· Overcrowded buses and trains;

· Inadequate trip planning facilities;

· Inconsiderate commuters;

· Lack of genuine competition, resulting in ever-increasing fares

This paper offers two sets of suggestions on improving the public transport system in Singapore. The first are the “quick wins” — measures which can be implemented quickly and with minimal cost. The second set of suggestions, while not asking for the moon, will require some policy and perhaps mindset changes to implement.

The Quick Wins

Recommendation 1: Lengthen peak hour timings

Unlike many other major cities I have travelled in, including Tokyo, Singapore‘s MRT is crowded at almost every hour of the day, including late evenings and weekends.

It has become a norm to be standing sandwiched between other passengers for the entire ride. Passengers jostle for personal space. Women passengers clutch their handbags closely to their chests to preserve their modesty. At least 20 per cent of standing passengers have nothing to hold on to, as the grab poles are located at the centre of the carriages. Whenever the train comes to a sudden stop, many of them get thrown off balance. The situation is magnified for pregnant mothers, senior citizens and people with disabilities. It is simply not safe, in many cases, for them to board these crowded trains.

Is it any wonder that many young Singaporeans will swear to buy a car as soon as they can afford it to escape this madness?

The most distressing times to take public transport are during the morning and evening rush hours, or late at night on weekends. According to SMRT, peak hours are defined as:

Monday to Friday, between 8 to 9 am and 5.15 to 6.30 pm

Saturday, between 8.15 to 9 am and 1 to 2.30 pm

During these times, the train frequency is about 2 to 5 minutes. However after “peak hours”, train frequency drops to about 7 to 8 minutes. Disappointingly, SMRT’s “peak hours” do not seem to coincide with the full evening rush hour timings, and curiously neither do they coincide with the taxi peak hour surcharge timings (5 to 8 pm).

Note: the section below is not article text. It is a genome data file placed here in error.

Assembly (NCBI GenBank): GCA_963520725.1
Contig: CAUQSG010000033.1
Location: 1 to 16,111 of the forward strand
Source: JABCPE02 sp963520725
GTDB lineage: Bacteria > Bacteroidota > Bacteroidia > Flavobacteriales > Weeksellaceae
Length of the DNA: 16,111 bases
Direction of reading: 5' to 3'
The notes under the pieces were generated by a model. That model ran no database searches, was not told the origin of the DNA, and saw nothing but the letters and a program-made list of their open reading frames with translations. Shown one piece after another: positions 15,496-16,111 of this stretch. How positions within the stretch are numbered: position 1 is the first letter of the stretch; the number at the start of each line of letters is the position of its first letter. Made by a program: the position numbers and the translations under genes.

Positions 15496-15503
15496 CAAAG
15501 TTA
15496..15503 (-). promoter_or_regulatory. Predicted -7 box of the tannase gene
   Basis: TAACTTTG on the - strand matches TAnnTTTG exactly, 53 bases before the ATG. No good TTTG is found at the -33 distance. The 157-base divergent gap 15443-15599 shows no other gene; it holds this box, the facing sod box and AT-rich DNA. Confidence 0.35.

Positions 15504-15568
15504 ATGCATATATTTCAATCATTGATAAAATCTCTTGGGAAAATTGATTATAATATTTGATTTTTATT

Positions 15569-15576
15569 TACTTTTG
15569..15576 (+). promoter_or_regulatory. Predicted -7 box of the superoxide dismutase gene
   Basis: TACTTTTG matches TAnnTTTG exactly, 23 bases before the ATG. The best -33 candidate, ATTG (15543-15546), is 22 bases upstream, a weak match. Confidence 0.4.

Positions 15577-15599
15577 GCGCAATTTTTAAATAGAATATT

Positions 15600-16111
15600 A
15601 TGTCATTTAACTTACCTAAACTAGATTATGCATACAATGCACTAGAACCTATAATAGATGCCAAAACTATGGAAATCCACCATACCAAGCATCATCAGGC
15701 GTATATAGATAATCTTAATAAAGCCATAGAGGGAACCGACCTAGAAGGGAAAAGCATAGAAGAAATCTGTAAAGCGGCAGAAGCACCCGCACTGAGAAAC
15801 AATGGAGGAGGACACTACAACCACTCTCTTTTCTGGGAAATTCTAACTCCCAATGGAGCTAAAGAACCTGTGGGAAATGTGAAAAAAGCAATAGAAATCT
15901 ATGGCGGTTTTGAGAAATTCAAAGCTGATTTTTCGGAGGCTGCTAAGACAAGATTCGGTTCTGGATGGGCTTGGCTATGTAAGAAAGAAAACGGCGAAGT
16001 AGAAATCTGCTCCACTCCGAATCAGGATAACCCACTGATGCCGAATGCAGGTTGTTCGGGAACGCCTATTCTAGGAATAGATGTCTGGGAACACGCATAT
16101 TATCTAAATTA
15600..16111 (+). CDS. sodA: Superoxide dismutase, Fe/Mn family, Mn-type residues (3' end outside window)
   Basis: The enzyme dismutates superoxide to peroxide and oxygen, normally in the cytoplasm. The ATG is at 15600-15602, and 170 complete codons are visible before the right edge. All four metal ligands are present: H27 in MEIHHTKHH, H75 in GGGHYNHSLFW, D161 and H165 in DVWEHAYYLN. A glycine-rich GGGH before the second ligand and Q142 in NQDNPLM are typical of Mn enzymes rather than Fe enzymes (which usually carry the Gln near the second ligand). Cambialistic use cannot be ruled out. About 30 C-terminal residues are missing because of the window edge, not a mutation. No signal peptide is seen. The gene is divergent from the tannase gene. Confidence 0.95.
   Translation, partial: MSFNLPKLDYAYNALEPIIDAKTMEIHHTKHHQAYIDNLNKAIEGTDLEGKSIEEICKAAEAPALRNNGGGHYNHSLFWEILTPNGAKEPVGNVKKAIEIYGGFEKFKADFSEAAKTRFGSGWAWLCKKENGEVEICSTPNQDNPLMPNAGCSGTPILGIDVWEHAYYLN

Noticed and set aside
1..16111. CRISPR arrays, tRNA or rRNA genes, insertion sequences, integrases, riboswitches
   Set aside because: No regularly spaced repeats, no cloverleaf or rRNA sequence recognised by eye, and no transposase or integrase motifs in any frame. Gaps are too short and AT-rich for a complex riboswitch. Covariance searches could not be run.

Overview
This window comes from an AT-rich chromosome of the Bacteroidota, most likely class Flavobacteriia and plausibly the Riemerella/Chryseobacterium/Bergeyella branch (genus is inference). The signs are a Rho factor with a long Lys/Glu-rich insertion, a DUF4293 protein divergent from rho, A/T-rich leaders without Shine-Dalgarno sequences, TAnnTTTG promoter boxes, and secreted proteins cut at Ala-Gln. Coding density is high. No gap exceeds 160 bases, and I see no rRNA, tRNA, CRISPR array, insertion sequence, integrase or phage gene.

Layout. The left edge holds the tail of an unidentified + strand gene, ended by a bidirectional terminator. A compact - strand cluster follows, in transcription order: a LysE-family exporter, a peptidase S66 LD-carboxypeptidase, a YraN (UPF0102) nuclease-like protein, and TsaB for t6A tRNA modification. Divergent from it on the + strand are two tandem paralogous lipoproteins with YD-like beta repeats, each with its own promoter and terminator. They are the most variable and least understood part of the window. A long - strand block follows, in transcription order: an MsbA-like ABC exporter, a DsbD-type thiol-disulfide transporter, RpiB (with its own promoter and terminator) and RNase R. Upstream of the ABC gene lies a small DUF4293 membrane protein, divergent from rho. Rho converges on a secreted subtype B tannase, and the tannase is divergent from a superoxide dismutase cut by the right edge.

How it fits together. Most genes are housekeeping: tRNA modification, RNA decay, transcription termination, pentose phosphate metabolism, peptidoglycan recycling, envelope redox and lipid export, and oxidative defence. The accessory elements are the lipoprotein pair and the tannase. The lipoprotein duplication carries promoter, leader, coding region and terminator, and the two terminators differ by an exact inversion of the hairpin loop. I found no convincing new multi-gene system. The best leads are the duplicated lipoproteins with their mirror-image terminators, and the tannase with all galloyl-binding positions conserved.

Busy professionals rarely leave work in time to make it to the MRT station by 6.30 pm. Many (particularly Category 2 commuters) leave work between 6.15 and 7.30 pm. The result is a space crunch as passengers try to get on the trains between 6.30 and 8 pm. Commuters find themselves packed like sardines on both the North-South and East-West lines.

Later at night between 10 and 11 pm, especially on weekend nights, this crunch situation is repeated when people head home after an evening out in town. Unfortunately, train frequency is not as high as during peak hours and the trains are often packed to overflowing.

SMRT’s 2007 annual report [4] (see Table 1) revealed that while the number of passenger-trips has increased 10 per cent from 2003 to 2007, the number of car kilometres operated actually decreased by 14 per cent. This explains how average car occupancy increased 23 per cent in that same period.

Is it fair for commuters to be paying higher fares yet having to squeeze into much more crowded trains?

 

SMRT should be compelled to increase its train frequency and extend its peak hour timings.

In response to my suggestion on 23 Sep 07 to extend peak hour timings, SMRT responded:

(T)he current train service frequency is sufficient to meet commuter demand during these time (sic).

On the perception of overcrowded trains, we would like to point out that, although our trains are designed with an engineering limit of 1,800 commuters, we rarely carry more than 1,400 commuters per train during peak hours. In fact, the actual typical average passenger load per train is about 1,200. Furthermore, when benchmarked against 15 of the world’s top metro operators from major cities, we are ranked among the top five with one of the lowest density of passengers on our trains. During peak hours, we have an average of four passengers per square metre, as compared to six passengers per square metre for metros located in other densely populated cities.

SMRT has admitted that during peak hours, there are up to 233 passengers squeezed in to each carriage, and that peak hour passenger density is 4 passengers per square metre. Based on my experience commuting at peak periods, it appears 6 passengers per square metre would be a more accurate estimate.

In any case, even 4 passengers per square metre is too close for comfort. As explained earlier, it is immaterial to benchmark our passenger density against other major cities if we want public transport to be the desired option for most Singaporeans.

To solve the overcrowding problem, SMRT should extend the evening peak hours to 8 pm every day (even on weekends) and have a higher frequency during the late evening from 10 to 11 pm. During peak hours, the train frequency should be 2 minutes. After peak hours, a frequency of 3 to 5 minutes should be the norm. There is no reason to have train frequency exceeding 6 minutes at any time of the day.

I note that it was recently announced that the government will be spending $40 billion by 2020 to extend the rail network, and the Land Transport Authority (LTA) will be working with rail operators to run 93 additional train trips per week from February 2008. These are positive steps in the right direction.

Recommendation 2: Develop a harmonized trip-planning e-portal

The available trip-planning facilities on our public transport network are dismal relative to the level of technological advancement of our country.